Twenty-two-year-old former DSP Media trainee SoJin Ahn committed suicide on February 25, leading to speculation that she took her own life due to complications with her singing debut. Her death, which shocked fans worldwide and inspired condolences through online sites, has emphasized the difficulties of debuting in the Korean entertainment industry.
According to friends and family interviewed by Inquisitr, Ahn fell into depression due to her career failures.
Ahn failed to debut as a singer after losing the KARA project competition, and in January her contract with DSP was terminated. She was impacted by pressures of wanting to debut, bitterness over being a trainee for five consecutive years, and tough competition with numerous other trainees.
An average Korean Pop star trains for singing, acting, dancing, and modeling for four years, often beginning in elementary or middle school. Ahn’s career may have resembled that of the stars in YG Entertainment’s “WIN: Who is Next,” a 2013 TV program depicting the lives of trainees. The program revealed them staying up until 3 am to practice, visiting the hospital to treat physical pains, and calling parents they had not seen for years.
“I personally loved the show, and it was really entertaining. But I couldn’t help but realize how sad it was for [the aspiring stars] to sacrifice the strong brotherly bond amongst each other and the normal yet carefree lives normal teenagers live,” said Claire Lee, a viewer of the show.
In a New York Times article from August 2013, Sang Hun Choe highlights the story of 13-year-old Chae Young Kim, who dreams of one day becoming a famous K-pop star. Since 2009, Kim has attended the Def Dance School in South Korea and practiced her hip-hop moves until very late at night.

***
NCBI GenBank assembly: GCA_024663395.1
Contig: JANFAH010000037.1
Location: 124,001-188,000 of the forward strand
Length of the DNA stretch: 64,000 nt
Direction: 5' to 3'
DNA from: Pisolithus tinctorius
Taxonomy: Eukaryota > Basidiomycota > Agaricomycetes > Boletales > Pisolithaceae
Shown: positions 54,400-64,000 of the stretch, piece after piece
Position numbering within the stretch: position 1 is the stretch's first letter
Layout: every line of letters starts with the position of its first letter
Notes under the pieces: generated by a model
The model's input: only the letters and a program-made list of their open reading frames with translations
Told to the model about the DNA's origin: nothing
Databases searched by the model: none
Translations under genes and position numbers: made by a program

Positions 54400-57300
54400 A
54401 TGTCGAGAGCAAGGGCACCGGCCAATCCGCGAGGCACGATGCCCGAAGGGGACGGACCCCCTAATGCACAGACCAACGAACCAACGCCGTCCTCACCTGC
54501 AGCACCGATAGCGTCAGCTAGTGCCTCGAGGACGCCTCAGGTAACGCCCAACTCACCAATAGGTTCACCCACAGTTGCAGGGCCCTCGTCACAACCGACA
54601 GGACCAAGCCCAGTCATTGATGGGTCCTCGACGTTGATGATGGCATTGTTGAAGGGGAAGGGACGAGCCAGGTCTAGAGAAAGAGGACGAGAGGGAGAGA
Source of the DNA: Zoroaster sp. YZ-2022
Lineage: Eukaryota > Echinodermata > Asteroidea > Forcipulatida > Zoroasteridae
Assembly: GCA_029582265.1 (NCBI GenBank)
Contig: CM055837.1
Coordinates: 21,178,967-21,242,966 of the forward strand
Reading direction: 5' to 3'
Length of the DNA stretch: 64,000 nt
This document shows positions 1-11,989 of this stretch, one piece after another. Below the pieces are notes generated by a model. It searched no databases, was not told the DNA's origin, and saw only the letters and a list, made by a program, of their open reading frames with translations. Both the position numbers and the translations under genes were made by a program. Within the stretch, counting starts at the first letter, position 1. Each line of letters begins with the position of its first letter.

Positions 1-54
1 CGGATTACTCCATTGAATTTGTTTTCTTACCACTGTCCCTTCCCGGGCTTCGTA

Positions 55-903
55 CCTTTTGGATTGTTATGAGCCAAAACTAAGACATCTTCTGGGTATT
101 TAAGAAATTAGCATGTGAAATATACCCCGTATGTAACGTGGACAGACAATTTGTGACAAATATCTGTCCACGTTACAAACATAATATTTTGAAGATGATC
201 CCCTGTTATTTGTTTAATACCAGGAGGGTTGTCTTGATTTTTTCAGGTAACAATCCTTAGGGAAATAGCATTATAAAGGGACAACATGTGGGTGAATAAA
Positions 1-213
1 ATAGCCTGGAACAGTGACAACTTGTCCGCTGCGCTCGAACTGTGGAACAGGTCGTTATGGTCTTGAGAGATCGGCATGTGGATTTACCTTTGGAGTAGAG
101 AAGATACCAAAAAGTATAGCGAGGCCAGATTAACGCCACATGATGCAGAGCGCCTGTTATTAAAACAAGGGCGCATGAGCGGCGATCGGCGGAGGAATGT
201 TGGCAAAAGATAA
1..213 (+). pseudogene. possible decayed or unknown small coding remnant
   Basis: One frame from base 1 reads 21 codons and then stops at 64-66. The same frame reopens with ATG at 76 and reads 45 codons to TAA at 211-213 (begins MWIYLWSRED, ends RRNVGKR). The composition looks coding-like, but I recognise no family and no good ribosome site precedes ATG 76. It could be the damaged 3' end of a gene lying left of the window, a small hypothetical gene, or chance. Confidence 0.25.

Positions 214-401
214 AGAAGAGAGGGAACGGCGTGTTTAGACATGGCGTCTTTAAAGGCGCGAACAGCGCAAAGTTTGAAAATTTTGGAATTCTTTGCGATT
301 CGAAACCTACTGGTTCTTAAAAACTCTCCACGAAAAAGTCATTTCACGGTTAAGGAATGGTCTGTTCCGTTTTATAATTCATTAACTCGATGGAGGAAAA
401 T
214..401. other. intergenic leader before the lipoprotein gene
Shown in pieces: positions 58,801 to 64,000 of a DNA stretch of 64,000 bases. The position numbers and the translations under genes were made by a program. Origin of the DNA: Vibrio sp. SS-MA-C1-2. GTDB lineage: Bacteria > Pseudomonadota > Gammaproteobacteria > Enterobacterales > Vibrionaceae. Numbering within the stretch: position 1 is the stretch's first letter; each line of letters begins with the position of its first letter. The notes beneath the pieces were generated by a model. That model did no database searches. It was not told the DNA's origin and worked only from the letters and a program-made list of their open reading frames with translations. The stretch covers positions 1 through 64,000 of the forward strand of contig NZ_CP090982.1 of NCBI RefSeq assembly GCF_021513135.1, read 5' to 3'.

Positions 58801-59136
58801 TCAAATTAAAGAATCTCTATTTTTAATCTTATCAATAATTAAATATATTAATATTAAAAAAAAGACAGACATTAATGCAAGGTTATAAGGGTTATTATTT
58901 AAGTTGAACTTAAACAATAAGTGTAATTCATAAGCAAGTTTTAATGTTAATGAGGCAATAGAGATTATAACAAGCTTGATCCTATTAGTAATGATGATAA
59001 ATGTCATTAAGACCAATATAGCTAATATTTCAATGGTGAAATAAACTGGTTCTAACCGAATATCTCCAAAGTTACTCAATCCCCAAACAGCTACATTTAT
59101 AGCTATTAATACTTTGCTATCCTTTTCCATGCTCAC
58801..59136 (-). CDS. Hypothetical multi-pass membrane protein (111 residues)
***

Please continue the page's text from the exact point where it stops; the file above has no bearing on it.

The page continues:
Kim is not alone. She and many other students at the Def Dance School and other dance schools in South Korea practice hard and dedicate their time to singing and dancing.
“My classmates are cramming for college entrance exams,” stated JiWon Woo, another Def Dance student, to the Times. “But I go to a Kpop school seven evenings a week. After coming home past 10, I study K-pop videos on YouTube for hours.”
Yet only a few people can become stars, no matter how many hours they practice. Moreover, success may only come due to arbitrary factors.
“Making it” in the Korean entertainment industry is harder than it may seem. On an Ilgan Sports article by Hyun Taek Park about trainees’ lives, a reader commented, “Making it in the entertainment industry is 90% based off of landing a good sponsor or pure luck. It’s because the market is so saturated that there is no viable career opportunity for the actual talented people who dream of becoming singers.”
Joan Kim, an avid Korean Pop fan and junior at West Ranch High School, told JSR, “The training periods… are hopeless and cruel. I have watched K-pop idols confess that they were scared every day during their trainee days because they were not sure whether they would even debut even though they had trained for such a long time.”
A new generation of Kpop artists are becoming more aggressive and passionate, and dance schools are continuing to open for those who seek training. Thus, the number of Korean Pop trainees will only increase, and competition among the talented will increase as well.
As the expectations and dreams of the trainees soar, Ahn’s death shows that society should wonder about what may happen if they don’t succeed.